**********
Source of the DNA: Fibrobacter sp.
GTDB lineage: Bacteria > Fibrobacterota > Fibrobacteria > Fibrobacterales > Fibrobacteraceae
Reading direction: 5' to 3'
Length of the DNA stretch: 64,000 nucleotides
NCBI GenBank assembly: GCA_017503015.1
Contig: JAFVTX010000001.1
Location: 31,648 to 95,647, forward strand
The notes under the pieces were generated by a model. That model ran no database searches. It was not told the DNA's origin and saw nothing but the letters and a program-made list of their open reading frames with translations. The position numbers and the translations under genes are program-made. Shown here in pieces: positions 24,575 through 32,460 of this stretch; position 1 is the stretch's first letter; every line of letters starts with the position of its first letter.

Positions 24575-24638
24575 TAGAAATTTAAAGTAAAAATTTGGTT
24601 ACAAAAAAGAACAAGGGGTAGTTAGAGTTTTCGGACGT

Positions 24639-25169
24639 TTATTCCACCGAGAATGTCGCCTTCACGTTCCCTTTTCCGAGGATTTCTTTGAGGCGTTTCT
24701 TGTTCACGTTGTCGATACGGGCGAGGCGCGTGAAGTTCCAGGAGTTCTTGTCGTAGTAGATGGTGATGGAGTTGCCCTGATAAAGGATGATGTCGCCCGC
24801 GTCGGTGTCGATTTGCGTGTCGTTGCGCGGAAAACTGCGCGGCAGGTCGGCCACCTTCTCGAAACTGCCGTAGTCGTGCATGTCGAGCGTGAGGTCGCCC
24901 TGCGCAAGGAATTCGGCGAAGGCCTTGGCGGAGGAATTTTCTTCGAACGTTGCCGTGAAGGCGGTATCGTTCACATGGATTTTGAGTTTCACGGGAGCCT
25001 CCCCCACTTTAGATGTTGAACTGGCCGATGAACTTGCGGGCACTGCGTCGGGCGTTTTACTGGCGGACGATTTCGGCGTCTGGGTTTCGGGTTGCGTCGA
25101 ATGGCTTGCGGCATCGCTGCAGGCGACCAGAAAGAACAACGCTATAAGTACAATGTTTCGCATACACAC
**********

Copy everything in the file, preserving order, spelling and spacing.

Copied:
Source of the DNA: Fibrobacter sp.
GTDB lineage: Bacteria > Fibrobacterota > Fibrobacteria > Fibrobacterales > Fibrobacteraceae
Reading direction: 5' to 3'
Length of the DNA stretch: 64,000 nucleotides
NCBI GenBank assembly: GCA_017503015.1
Contig: JAFVTX010000001.1
Location: 31,648 to 95,647, forward strand
The notes under the pieces were generated by a model. That model ran no database searches. It was not told the DNA's origin and saw nothing but the letters and a program-made list of their open reading frames with translations. The position numbers and the translations under genes are program-made. Shown here in pieces: positions 24,575 through 32,460 of this stretch; position 1 is the stretch's first letter; every line of letters starts with the position of its first letter.

Positions 24575-24638
24575 TAGAAATTTAAAGTAAAAATTTGGTT
24601 ACAAAAAAGAACAAGGGGTAGTTAGAGTTTTCGGACGT

Positions 24639-25169
24639 TTATTCCACCGAGAATGTCGCCTTCACGTTCCCTTTTCCGAGGATTTCTTTGAGGCGTTTCT
24701 TGTTCACGTTGTCGATACGGGCGAGGCGCGTGAAGTTCCAGGAGTTCTTGTCGTAGTAGATGGTGATGGAGTTGCCCTGATAAAGGATGATGTCGCCCGC
24801 GTCGGTGTCGATTTGCGTGTCGTTGCGCGGAAAACTGCGCGGCAGGTCGGCCACCTTCTCGAAACTGCCGTAGTCGTGCATGTCGAGCGTGAGGTCGCCC
24901 TGCGCAAGGAATTCGGCGAAGGCCTTGGCGGAGGAATTTTCTTCGAACGTTGCCGTGAAGGCGGTATCGTTCACATGGATTTTGAGTTTCACGGGAGCCT
25001 CCCCCACTTTAGATGTTGAACTGGCCGATGAACTTGCGGGCACTGCGTCGGGCGTTTTACTGGCGGACGATTTCGGCGTCTGGGTTTCGGGTTGCGTCGA
25101 ATGGCTTGCGGCATCGCTGCAGGCGACCAGAAAGAACAACGCTATAAGTACAATGTTTCGCATACACAC